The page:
I'm not much of a real-time expert either, so I can't comment a whole lot.
Regarding the buffer size, I used a std::vector so the first few calls will
allocate extra memory but it should settle down (hopefully).
On Wed, 15 Oct 2008, Geoffrey Biggs wrote:
> Granted, I don't have a whole heap of experience in real-time
> programming, but from what I do know there are two issues that would be
> involved: allocating the buffer, and copying data to/from the buffer.
> Allocating can be avoided by using a static buffer. This requires that
> the buffer size be chosen carefully in advance based on the
> application's needs (flexiport already has an options facility that
> would make this easy to specify once chosen). The other issue I'm less
> sure about. I don't know what effect copying the data to a buffer
> followed by doing another memcpy out of that buffer into the caller's
> buffer would have on the ability to guarantee execution within a certain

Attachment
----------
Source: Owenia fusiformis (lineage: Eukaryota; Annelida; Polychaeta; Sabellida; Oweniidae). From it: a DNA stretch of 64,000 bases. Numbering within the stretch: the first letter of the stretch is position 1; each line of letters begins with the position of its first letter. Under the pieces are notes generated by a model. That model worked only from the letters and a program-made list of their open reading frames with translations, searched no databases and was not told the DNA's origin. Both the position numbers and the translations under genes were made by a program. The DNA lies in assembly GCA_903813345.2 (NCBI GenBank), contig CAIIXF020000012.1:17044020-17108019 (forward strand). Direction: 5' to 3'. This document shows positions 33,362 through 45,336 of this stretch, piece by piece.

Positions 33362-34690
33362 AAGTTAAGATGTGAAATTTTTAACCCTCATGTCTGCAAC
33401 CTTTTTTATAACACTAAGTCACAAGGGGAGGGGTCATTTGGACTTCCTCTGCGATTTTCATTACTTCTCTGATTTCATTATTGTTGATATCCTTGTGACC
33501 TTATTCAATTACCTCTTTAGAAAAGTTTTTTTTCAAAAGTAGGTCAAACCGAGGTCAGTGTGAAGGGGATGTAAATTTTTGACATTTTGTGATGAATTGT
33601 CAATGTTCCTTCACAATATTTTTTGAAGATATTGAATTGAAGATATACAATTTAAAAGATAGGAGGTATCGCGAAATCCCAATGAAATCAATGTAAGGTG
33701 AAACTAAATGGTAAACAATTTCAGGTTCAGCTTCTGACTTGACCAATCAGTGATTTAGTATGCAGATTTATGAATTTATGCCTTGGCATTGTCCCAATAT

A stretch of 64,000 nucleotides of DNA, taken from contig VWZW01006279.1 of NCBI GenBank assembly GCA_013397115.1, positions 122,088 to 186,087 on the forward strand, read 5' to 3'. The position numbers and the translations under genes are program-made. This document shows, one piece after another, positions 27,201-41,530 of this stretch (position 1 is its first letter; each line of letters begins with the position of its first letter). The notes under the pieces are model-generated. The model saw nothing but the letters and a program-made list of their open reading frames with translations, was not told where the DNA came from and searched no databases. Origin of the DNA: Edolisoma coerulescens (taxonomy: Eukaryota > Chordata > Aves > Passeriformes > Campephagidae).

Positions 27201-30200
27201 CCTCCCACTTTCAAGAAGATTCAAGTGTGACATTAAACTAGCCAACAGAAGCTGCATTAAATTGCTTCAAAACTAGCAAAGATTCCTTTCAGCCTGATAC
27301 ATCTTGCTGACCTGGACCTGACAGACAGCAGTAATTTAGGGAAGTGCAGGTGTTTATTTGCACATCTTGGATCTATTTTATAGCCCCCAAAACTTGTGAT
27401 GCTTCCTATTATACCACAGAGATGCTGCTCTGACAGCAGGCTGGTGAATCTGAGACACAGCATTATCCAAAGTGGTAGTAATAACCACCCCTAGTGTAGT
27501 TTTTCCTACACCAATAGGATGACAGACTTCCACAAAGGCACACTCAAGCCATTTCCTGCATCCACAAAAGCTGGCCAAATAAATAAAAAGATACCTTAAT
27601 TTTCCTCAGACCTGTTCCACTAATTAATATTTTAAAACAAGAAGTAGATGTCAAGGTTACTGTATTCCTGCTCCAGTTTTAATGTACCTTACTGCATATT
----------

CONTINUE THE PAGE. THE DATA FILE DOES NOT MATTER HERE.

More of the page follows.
> It would probably be a benefit, overall, to have such buffering done
> within the flexiport classes so that anyone using them gets the benefits
> with no extra work (it would probably also make some of the API
> functions much more efficient), I just need to figure out these issues
> first. One of the aims of flexiport was to be able to work in a
> real-time environment as much as possible.
> Alex Brooks wrote:
> > Hi Geoff,
> >> As a more long term thing, I may look into static application-side
> >> buffers, with all data pulled out of the OS buffers as soon as it's
> >> available and distributed to the caller only when asked for (this would
> >> also get around winsock's problems). I have concerns about the effect of
> >> this on real-time support and low-memory devices, though, so it would
> >> likely be an option.
> > What do you mean by the reference to real-time support?
> > [I'm curious because this is close to what I did with my SICK driver].
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